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Posts Tagged ‘Grimm’

It breaks my heart sometimes that fairy tales aren’t taught as frequently in schools anymore. These amazing stories survived oral storytelling to eventually be culled and catalogued within so many countries, each putting their own spin on them. It seems though that here in America, we have no time for them unless they have been Disneyfied. There’s nothing overtly wrong with the Disney versions, but children, even adult children in college, don’t always realize that the stories are much older than the Ears would have you think. They didn’t make them up, and they usually change them to suit their needs, image, and marketing goals. What could be more American than that?

Without learning the old versions of the fairy tales, children miss out on learning about story telling, classic characters, and in some cases, a good fright. But I digress.

I did grow up reading fairy tales. I’ve read them to my sons, and not the watered down versions. I read the Zipes translations to my boys. I’ve taught the Zipes versions in one of the courses I taught for several years. I love fairy tales, particularly the Grimm versions. And as I have been trying to work through some pretty heavy shit in my life, I finally happened upon something that is helping me start to sort it all out. It is based in the archetypes and symbolism that run rampant in fairy tales, and while I’m no Bettelheim, it’s working for me.

HanselandGretel

Imagine if you will Hansel and Gretel. They are brought into the forest by their father and mother. They are poor, and the mother’s plan is to abandon the children in the forest. Not nice, I know. But we’re moving past that to another point in the story. The first try, the children outwit their mother and drop pebbles so they can find their way home in the moonlight. But the second time they drop breadcrumbs which get eaten by sweet woodland critters. No way to get home. Wander, wander, wander until a house made of candy, gingerbread, and delectable delights. The little old lady seems harmless enough. Plus, she wants to feed poor Hansel and Gretel and help them in their time of need.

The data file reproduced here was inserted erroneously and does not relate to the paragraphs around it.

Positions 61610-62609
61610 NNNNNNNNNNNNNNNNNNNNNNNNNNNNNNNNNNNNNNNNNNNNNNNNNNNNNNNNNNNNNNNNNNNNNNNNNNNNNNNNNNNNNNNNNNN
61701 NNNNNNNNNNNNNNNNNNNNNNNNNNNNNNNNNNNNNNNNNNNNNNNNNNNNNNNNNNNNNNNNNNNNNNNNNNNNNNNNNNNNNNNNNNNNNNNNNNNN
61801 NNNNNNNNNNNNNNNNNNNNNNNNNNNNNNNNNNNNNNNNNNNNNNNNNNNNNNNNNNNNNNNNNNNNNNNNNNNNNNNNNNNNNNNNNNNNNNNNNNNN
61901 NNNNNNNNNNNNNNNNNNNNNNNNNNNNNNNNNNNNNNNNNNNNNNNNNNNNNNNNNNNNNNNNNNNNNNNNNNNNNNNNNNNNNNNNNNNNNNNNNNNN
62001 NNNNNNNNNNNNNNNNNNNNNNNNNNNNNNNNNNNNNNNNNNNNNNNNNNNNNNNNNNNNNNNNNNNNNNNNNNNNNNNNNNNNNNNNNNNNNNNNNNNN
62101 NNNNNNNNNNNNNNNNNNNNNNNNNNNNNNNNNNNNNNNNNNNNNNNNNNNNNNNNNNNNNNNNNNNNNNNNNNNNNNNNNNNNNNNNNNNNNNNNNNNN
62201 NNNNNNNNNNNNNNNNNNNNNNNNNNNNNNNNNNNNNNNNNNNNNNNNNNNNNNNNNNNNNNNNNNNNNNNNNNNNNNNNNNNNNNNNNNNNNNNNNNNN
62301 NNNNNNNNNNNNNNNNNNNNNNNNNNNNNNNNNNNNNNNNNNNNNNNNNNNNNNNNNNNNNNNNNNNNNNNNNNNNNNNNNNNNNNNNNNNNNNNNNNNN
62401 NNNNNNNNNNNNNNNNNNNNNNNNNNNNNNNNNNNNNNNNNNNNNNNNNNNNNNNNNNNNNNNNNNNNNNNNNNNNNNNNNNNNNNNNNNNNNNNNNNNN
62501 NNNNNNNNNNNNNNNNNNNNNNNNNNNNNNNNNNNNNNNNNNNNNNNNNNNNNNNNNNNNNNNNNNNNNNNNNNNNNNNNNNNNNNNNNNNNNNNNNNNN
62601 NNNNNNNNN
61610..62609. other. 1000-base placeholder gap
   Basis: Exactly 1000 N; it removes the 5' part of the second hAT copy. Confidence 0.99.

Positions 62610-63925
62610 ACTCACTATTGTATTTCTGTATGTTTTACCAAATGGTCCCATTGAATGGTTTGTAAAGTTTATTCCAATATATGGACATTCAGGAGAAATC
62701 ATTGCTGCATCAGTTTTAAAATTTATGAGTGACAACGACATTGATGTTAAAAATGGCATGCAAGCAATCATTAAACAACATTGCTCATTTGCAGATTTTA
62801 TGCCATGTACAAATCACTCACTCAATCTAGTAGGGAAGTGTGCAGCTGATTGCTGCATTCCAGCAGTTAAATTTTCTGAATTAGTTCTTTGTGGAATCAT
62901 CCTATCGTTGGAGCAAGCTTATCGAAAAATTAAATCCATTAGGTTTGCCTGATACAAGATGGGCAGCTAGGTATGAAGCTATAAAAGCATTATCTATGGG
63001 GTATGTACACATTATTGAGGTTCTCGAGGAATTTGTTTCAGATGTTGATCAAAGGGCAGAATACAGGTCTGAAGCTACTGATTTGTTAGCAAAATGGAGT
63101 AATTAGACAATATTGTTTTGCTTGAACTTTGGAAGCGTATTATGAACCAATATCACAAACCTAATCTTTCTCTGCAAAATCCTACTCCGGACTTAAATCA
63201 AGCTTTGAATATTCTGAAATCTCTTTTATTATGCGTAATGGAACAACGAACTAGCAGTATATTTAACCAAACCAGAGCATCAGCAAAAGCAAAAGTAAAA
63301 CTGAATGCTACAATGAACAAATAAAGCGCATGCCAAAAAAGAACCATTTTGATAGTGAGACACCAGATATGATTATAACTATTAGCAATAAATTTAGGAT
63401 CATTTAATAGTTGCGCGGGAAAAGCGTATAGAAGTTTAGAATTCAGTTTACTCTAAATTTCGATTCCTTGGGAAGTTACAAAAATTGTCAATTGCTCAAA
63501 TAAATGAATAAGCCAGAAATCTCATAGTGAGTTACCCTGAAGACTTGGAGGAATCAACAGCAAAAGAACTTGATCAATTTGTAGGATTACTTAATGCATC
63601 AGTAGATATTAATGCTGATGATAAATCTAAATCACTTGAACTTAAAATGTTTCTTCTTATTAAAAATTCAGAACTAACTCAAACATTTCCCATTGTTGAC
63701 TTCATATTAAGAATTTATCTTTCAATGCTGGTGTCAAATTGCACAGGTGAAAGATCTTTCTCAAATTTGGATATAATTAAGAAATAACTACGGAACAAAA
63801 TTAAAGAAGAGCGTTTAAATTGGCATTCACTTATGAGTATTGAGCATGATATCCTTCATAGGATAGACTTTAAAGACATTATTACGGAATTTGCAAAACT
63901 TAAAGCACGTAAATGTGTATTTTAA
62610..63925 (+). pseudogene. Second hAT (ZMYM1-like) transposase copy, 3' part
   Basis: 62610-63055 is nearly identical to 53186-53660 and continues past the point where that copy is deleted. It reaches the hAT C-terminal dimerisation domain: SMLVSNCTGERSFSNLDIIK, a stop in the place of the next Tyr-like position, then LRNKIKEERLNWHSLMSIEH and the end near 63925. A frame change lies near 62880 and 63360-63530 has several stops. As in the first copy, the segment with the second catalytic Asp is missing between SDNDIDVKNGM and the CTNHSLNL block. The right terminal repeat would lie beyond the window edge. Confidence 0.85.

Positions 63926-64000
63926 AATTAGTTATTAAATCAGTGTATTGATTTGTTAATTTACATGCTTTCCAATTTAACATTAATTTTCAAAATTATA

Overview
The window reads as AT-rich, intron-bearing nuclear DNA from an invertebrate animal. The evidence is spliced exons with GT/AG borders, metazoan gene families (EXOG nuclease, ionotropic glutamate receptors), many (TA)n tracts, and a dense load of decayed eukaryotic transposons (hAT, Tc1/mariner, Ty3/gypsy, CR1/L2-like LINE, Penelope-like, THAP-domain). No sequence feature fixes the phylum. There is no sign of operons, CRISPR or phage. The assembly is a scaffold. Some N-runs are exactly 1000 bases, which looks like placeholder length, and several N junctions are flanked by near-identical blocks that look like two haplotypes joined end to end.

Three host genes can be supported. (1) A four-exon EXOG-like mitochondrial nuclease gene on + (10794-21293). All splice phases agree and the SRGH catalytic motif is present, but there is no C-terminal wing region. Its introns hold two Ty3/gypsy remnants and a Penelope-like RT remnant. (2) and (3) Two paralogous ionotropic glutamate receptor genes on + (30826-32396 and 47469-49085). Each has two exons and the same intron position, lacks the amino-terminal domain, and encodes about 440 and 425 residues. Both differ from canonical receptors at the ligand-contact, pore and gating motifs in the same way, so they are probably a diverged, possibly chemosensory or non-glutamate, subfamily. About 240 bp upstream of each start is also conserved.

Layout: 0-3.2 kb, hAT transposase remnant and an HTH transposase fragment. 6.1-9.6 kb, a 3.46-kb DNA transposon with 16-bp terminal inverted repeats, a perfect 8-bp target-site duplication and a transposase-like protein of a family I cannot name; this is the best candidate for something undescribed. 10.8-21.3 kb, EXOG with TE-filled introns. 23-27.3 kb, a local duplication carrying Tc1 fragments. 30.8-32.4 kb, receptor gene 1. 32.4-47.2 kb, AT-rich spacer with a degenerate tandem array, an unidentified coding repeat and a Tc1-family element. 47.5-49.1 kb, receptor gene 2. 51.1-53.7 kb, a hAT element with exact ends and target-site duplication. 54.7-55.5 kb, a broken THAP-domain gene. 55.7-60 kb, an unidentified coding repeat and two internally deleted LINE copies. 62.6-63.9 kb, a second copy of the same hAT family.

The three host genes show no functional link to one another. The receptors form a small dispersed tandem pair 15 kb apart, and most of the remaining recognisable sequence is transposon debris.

Now imagine that H&G get trapped in the moment of being helped for years, decades. They know only the reality of what is told to them by the old lady, who is really a witch (and who some scholars theorize is also the mother). They completely buy into what she says because they know no “other”. It seems pretty cool, good food, light chores, she’s occasionally crabby, but still lots of sugar. They see snapshots of her in her true form, a witch, over the years, but they aren’t completely sure. They are also wrapped up in their own lives, as children tend to be. But she’s generally kind so they trust what she says to be truth.

Well, Hansel gets out. Not in the best way, but still he’s out. Over the years, he returns for a visit or two, but now the old lady/witch knows he knows “other” stuff, “other” truths. In her head, he can’t be trusted. He might tell Gretel that the old lady’s true plan is to eventually cook and eat Gretel. A plan that he escaped.

Now imagine decades later, Gretel escapes. She starts learning “other” stuff, “other” truths. Imagine the shock, imagine discovering that the old lady/witch was feeding her lies along with the candy for all those many years. Imagine her reconnecting with her brother, her family, and discovering the “other” life she could have had. How long would it take each of them to resolve all this new information? How long would it take to quell the “what if” questions and move forward from bitterness, anger, and regret for what could have been?

Hansel and Gretel would have two completely distinct realities that they had lived in. The one reality, the one of the old lady/witch, would be a false reality within the true reality. The strength of which was only ever as strong as the gingerbread house. Once they got out of there, the false reality starts to crumble, disintegrate. But so much damage was already done. Their sense of being and sense of value would be totally skewed. It would shape their perspectives for the rest of their lives. Each would have to work very hard to remember that not everyone is like the old lady. They can trust, they can love. They can celebrate their successes, learn from their mistakes, and lean on the rest of their family for support. Family who never gave up hope, always prayed to see them again, and always held love in their hearts for Hansel and Gretel.

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Life Moves Pretty Fast

so I’m stopping to look around.  Where is the year going?  It’s August.  Younger son is now eight years old.  Older son turns ten in a couple of weeks.  There are commercials worrying about gluten in pet food…really?  I get that gluten may be an issue for humans, but every dog I’ve ever owned has thought that cat poop was candy and I need to worry about gluten in the kibble?